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The final performance of the night was by Nicole Mitchell's Sonic Projections with David Boykin, Craig Taborn and Chad Taylor. Since I had heard the other three groups live on multiple occassions before, and there are not as many opportunities to hear this particular ensemble, this was the performance that was the primary motivator for me to drive into Brooklyn. And they did not disappoint! Mitchell is a fabulous flutist, most of the time an interesting composer and admittedly one of my favorite musicians on the scene. From the first song this group was on fire - in particular Taborn who was the most animated than I have heard him live before. I have long enjoyed Boykin's playing on recordings and it was a joy to hear him live for once and Taylor impressed throughout. They performed titles from the groups just release RogueArt recording dedicated to Fred Anderson. Nice variety and great playing.

:eye::party::rhappy::o Whoa! Had no idea about this group or album... many thanks, off to track this down!

They have 2 recordings I saw last night. One recently released and the other from about 3 years ago, I think

Now that you mention it, it's quite probable that someone recommended me their earlier CD last year when i belatedly discovered Mitchell... anyway, this horse is ready for the water now.

The first recording on RogueArt (Emerald Hills) is excellent. I started listening to the recent recording on the drive home Saturday night, but decided it was too close to the experience of hearing it live. It quickly paled in comparison.

Edited by relyles

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The final performance of the night was by Nicole Mitchell's Sonic Projections with David Boykin, Craig Taborn and Chad Taylor. Since I had heard the other three groups live on multiple occassions before, and there are not as many opportunities to hear this particular ensemble, this was the performance that was the primary motivator for me to drive into Brooklyn. And they did not disappoint! Mitchell is a fabulous flutist, most of the time an interesting composer and admittedly one of my favorite musicians on the scene. From the first song this group was on fire - in particular Taborn who was the most animated than I have heard him live before. I have long enjoyed Boykin's playing on recordings and it was a joy to hear him live for once and Taylor impressed throughout. They performed titles from the groups just release RogueArt recording dedicated to Fred Anderson. Nice variety and great playing.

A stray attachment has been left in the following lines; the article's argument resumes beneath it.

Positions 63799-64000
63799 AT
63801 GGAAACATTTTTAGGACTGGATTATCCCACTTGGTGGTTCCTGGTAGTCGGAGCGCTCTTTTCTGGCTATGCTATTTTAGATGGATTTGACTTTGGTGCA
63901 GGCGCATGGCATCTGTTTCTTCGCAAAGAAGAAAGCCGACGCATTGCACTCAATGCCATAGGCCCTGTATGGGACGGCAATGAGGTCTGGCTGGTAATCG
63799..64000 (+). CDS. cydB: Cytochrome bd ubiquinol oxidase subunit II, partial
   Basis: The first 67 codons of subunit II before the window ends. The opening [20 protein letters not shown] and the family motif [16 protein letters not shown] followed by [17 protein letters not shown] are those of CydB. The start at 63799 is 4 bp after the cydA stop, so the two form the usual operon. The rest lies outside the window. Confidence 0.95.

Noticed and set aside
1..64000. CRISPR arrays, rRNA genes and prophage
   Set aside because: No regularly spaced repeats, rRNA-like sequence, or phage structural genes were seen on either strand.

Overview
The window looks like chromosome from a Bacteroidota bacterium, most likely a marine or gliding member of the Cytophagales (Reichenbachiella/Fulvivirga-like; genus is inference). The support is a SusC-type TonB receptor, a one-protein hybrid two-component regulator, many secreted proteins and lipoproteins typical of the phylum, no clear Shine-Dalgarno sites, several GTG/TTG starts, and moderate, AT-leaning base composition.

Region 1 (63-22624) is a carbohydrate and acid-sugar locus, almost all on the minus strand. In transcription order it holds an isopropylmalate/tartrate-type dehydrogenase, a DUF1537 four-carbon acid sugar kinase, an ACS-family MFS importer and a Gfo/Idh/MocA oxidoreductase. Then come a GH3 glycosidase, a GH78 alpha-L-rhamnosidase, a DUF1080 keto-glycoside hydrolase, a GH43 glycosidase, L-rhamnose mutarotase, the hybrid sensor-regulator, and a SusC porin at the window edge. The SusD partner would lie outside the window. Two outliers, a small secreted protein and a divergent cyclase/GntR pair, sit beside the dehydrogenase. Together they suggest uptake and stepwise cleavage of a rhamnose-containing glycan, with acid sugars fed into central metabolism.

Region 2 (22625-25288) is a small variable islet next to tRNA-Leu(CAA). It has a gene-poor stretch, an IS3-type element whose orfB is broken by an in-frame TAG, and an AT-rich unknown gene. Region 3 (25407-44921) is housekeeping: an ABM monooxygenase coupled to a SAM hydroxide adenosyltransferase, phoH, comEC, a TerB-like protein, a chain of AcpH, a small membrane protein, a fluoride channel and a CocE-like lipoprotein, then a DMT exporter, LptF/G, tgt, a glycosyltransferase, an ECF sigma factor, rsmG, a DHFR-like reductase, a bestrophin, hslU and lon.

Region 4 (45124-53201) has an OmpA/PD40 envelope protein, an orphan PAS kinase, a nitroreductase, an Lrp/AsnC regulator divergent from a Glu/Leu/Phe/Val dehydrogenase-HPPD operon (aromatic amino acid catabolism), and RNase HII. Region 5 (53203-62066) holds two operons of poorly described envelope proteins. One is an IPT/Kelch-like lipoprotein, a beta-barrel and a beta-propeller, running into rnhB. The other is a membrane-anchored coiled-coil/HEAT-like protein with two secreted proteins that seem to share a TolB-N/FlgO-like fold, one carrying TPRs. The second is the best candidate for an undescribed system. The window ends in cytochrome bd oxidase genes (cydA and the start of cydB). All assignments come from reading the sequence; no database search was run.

:eye::party::rhappy::o Whoa! Had no idea about this group or album... many thanks, off to track this down!

They have 2 recordings I saw last night. One recently released and the other from about 3 years ago, I think

Now that you mention it, it's quite probable that someone recommended me their earlier CD last year when i belatedly discovered Mitchell... anyway, this horse is ready for the water now.

The first recording on RogueArt (Emerald Hills) is excellent. I started listening to the recent recording on the drive home Saturday night, but decided it was too close to the experience of hearing it live. It quickly paled in comparison.

Yeah i've had that happen to me before. Also, i just realised i effed up in the New Releases thread (thought Emerald Hills was the new one). Better go fix that up!